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Restaurant, where most of the students went for beer and

source:Believe it or notedit:computertime:2023-11-28 22:00:04

"Yea, sir," quoth the Count Bougars.

Restaurant, where most of the students went for beer and

"God help me never, but I will make thy head fly from thy shoulders, if thou makest not troth," said Aucassin.

Restaurant, where most of the students went for beer and

"In God's name," said he, "I make what promise thou wilt."

Restaurant, where most of the students went for beer and

So they did the oath, and Aucassin let mount him on a horse, and took another and so led him back till he was all in safety.

When the Count Garin doth know That his child would ne'er forego Love of her that loved him so, Nicolete, the bright of brow, In a dungeon deep below Childe Aucassin did he throw. Even there the Childe must dwell In a dun-walled marble cell. There he waileth in his woe Crying thus as ye shall know.

"Nicolete, thou lily white, My sweet lady, bright of brow, Sweeter than the grape art thou, Sweeter than sack posset good In a cup of maple wood! Was it not but yesterday That a palmer came this way, Out of Limousin came he, And at ease he might not be, For a passion him possessed That upon his bed he lay, Lay, and tossed, and knew not rest In his pain discomforted. But thou camest by the bed, Where he tossed amid his pain, Holding high thy sweeping train, And thy kirtle of ermine, And thy smock of linen fine, Then these fair white limbs of thine, Did he look on, and it fell That the palmer straight was well, Straight was hale--and comforted, And he rose up from his bed, And went back to his own place, Sound and strong, and full of face! My sweet lady, lily white, Sweet thy footfall, sweet thine eyes, And the mirth of thy replies. Sweet thy laughter, sweet thy face, Sweet thy lips and sweet thy brow, And the touch of thine embrace. Who but doth in thee delight? I for love of thee am bound In this dungeon underground, All for loving thee must lie Here where loud on thee I cry, Here for loving thee must die For thee, my love."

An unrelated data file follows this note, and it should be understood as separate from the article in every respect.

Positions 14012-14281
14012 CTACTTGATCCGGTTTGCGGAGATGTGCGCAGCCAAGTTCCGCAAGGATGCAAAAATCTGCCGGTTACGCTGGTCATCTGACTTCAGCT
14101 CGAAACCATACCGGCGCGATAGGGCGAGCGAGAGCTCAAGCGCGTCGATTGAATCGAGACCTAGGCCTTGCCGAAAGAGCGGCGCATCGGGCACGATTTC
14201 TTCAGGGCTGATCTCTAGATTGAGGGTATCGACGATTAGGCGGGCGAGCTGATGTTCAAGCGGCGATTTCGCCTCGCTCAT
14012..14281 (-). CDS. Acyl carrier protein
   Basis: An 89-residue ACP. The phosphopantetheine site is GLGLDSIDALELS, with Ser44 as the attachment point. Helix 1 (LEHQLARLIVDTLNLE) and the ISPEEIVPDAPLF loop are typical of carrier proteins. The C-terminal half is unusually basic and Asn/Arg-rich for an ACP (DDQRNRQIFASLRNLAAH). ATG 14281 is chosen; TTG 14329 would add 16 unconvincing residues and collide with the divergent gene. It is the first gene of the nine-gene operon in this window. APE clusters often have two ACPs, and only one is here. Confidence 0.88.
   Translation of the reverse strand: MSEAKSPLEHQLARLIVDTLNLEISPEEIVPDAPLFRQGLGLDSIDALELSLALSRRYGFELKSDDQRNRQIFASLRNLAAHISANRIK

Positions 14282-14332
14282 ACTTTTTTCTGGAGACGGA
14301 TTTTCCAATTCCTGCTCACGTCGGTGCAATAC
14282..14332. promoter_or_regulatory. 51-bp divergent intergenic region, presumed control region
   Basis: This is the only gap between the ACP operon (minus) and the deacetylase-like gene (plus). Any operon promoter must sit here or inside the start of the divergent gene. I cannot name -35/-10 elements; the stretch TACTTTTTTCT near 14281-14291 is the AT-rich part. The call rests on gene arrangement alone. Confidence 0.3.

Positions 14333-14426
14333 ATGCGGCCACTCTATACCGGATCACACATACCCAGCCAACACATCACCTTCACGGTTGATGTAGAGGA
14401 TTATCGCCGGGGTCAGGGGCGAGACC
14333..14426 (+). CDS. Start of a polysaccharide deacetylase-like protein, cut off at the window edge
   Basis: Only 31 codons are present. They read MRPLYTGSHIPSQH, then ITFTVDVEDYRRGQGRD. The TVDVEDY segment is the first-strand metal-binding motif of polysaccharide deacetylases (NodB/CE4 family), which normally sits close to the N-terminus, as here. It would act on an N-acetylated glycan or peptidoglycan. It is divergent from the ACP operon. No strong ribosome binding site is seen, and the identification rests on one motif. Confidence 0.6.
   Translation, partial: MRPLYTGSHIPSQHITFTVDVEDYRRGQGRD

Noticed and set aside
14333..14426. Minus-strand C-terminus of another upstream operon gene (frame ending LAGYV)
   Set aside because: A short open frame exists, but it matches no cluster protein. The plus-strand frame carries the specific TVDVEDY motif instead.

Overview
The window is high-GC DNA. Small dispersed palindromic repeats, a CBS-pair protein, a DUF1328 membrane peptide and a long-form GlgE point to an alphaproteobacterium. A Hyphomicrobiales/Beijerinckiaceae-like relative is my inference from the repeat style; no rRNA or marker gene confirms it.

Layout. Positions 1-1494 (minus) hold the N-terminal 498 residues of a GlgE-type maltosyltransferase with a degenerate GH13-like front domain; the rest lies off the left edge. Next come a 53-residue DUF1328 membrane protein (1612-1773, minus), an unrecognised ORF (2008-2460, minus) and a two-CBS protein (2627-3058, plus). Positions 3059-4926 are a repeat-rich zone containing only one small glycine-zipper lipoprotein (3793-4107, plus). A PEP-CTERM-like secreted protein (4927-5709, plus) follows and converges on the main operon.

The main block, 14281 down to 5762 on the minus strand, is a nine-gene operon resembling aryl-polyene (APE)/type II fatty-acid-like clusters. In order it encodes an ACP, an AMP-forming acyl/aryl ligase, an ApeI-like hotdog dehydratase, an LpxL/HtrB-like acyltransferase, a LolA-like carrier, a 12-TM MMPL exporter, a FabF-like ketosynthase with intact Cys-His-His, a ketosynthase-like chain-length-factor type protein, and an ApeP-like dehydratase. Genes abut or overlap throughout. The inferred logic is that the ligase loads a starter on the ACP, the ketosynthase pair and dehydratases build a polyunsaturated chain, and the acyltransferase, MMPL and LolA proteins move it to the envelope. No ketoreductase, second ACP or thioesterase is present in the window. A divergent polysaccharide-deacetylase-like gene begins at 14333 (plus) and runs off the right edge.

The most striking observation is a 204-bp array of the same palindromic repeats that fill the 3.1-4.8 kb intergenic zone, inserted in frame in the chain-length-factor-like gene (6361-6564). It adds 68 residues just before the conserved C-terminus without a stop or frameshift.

Then say they, speak they, tell they the Tale:

Aucassin was cast into prison as ye have heard tell, and Nicolete, of her part, was in the chamber. Now it was summer time, the month of May, when days are warm, and long, and clear, and the night still and serene. Nicolete lay one night on her bed, and saw the moon shine clear through a window, yea, and heard the nightingale sing in the garden, so she minded her of Aucassin her lover whom she loved so well. Then fell she to thoughts of Count Garin de Biaucaire, that hated her to the death; therefore deemed she that there she would no longer abide, for that, if she were told of, and the Count knew whereas she lay, an ill death would he make her die. Now she knew that the old woman slept who held her company. Then she arose, and clad her in a mantle of silk she had by her, very goodly, and took napkins, and sheets of the bed, and knotted one to the other, and made therewith a cord as long as she might, so knitted it to a pillar in the window, and let herself slip down into the garden, then caught up her raiment in both hands, behind and before, and kilted up her kirtle, because of the dew that she saw lying deep on the grass, and so went her way down through the garden.

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